As the graduates of Bucknell University's Class of 2017 stepped across the stage on the Malesardi Quadrangle to receive their degrees on Sunday, May 21, each passed by a banner the class designed together four years earlier. Above and below an image of the Christy Mathewson-Memorial Gateway, the banner proclaimed a motto, inscribed in Latin and English: "The power to transform the future lies within our differences."
From the ceremony's opening invocation to the Commencement address delivered by journalist Fareed Zakaria to student speaker Max Ferrer's closing words to his peers, the banner's message echoed. Its words signified not only a defining aspect of the class' Bucknell experience, but a lesson to take into the world that is perhaps more critical today than ever before.
"The whole purpose of the liberal arts has been to hear people out, to listen to opposing views," Zakaria, the host of CNN's flagship foreign-affairs program, Fareed Zakaria GPS, said in his address. "I don't want you to turn your back to people. I want you to turn your face, your mind. Debate with them. Argue with them."
Zakaria, the author of the 2015 book In Defense of a Liberal Education, has long been a proponent of the liberal arts approach at the heart of a Bucknell education, arguing for its effectiveness not just in preparing graduates for their first jobs, but also in building adaptable skills that will serve them for a lifetime. He observed in his speech that others have recognized the wisdom in this outlook. Technology visionaries Steve Jobs, Mark Zuckerberg and Jeff Bezos have all been informed and guided by liberal arts in their insights and approaches to leadership, he said.
But Zakaria, who is also a columnist for The Washington Post and a New York Times-bestselling author, noted that the liberal arts have more recently come under fire from a different direction. Particularly on college campuses, protesters have increasingly sought to silence voices they don't agree with, mounting attacks on the freedom of speech so fundamental to the liberal arts that "strike me as fundamentally illiberal, if not un-American," Zakaria said.
"Freedom of speech, freedom of thought, is not freedom for people we like, for warm, fuzzy ideas that we find comfortable. It is for ideas that you find offensive," Zakaria said. "There is no idea that is beyond the pale. Everything should be within the arena and should be worth contesting."
Zakaria addressed his remarks to the nearly 900 undergraduate and graduate students receiving their degrees at Commencement, and the more than 6,000 faculty, staff, family members, friends and other well-wishers who gathered on Bucknell's Malesardi Quadrangle to see the graduates off. | See more photos from Commencement Weekend
The University presented degrees to 889 graduates (including 19 who completed their studies in January) at the Commencement ceremony. They comprised 868 students receiving bachelor's degrees and 21 receiving master's degrees. Among undergraduates, 699 received degrees in the arts & sciences (including 123 from the School of Management) and 169 received degrees in engineering. The graduates represent 37 states and 19 nations. | Learn more about the Class of 2017.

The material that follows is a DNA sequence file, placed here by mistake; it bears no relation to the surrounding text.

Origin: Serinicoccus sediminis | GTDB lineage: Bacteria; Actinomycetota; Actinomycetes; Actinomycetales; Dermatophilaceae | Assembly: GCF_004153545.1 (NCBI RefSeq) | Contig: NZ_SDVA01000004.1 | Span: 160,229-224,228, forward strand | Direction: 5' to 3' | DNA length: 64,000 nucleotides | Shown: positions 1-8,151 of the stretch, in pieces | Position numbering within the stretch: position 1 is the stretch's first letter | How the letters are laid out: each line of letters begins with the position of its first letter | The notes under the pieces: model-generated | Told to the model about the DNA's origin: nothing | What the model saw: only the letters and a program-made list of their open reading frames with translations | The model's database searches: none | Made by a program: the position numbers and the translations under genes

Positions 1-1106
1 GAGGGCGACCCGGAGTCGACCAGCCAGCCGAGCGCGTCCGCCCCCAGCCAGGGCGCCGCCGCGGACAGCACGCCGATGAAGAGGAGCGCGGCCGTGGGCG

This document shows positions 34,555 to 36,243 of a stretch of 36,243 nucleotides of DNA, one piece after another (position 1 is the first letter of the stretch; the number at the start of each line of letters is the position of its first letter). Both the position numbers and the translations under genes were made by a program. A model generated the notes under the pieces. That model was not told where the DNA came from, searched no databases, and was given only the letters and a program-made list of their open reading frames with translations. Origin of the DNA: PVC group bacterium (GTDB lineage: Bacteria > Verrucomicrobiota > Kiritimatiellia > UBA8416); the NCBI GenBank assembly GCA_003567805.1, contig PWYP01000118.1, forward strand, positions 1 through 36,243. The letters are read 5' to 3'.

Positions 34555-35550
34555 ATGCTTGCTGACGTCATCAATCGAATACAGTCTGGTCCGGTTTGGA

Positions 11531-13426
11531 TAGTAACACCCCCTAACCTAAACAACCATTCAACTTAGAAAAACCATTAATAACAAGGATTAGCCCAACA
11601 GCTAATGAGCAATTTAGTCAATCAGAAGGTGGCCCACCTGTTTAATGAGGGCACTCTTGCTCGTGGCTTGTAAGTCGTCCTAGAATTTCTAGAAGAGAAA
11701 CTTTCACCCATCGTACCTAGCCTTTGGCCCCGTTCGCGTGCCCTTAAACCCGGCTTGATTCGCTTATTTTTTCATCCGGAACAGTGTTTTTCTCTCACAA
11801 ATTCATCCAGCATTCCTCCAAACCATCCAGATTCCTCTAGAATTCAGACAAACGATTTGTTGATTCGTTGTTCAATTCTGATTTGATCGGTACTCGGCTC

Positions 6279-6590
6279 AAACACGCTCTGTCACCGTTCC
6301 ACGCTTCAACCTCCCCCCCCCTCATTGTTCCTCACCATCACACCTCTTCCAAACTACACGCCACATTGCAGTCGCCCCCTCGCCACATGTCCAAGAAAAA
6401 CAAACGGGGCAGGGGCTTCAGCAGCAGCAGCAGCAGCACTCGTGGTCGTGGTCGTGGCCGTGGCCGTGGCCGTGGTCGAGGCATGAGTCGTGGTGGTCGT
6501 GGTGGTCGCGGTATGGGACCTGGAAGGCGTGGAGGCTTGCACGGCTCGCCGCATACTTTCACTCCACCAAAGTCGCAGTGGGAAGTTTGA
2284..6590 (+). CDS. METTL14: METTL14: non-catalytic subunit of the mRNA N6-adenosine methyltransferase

In addition to celebrating the achievements of the graduating class, Provost Barbara Altmann recognized five professors with awards for excellence in teaching: Professors Emily Dryden, mathematics; G.C. Waldrep, English; Peter Judge, psychology and animal behavior; Kris Trego, classics & ancient Mediterranean studies; and Martin Ligare, physics & astronomy. Professor Heidi Lorimor, linguistics, received the Bucknell University Writing Across the Curriculum Award of Excellence.
University President John Bravman also recognized Doris and Bob Malesardi '45 for their generosity to Bucknell. In 2016 the Malesardis pledged $20 million to Bucknell, the largest single commitment in the University's history, all of it dedicated to financial aid endowment. A matching gift program they started, the Malesardi Match, has additionally amplified that commitment by a further $20 million. In honor of their leadership and loyalty to Bucknell, the academic heart of the University was renamed the Malesardi Quadrangle last year.
In his address to his graduating peers, student speaker Max Ferrer remarked that the spirit of critical inquiry and constant curiosity Zakaria extolled in his speech was a hallmark of a Bucknell education.
"As Bucknellians, we question," Ferrer said. "Bucknell is an environment where we are taught to question what we are told."
From the question that challenged the students as they entered Bucknell, "What am I going to major in?" to its evolution confronting them now, "What am I going to do with my life?" constant inquiry defined the class' journey to this day, Ferrer said. As the members of the Class of 2017 prepared to depart the University, Ferrer implored them to "keep questioning."
"Question the standard practices of your industry, that is how we will innovate," he said. "Question our leaders, that is how we will progress. Question the structure of the world around you, that is how we will improve. But most importantly, question yourselves, because that is how we will grow."
In his own closing address to the graduates, President Bravman not only echoed the advice offered by Ferrer and Zakaria, but also returned to the motto the class devised for itself four years earlier: "More than ever, successful navigation of the world requires conscientious examination of our differences," Bravman said. "Remember to seek out, and strive to understand, an array of perspectives — especially those that challenge your own."
Read more from Bucknell's 2017 Commencement speakers below.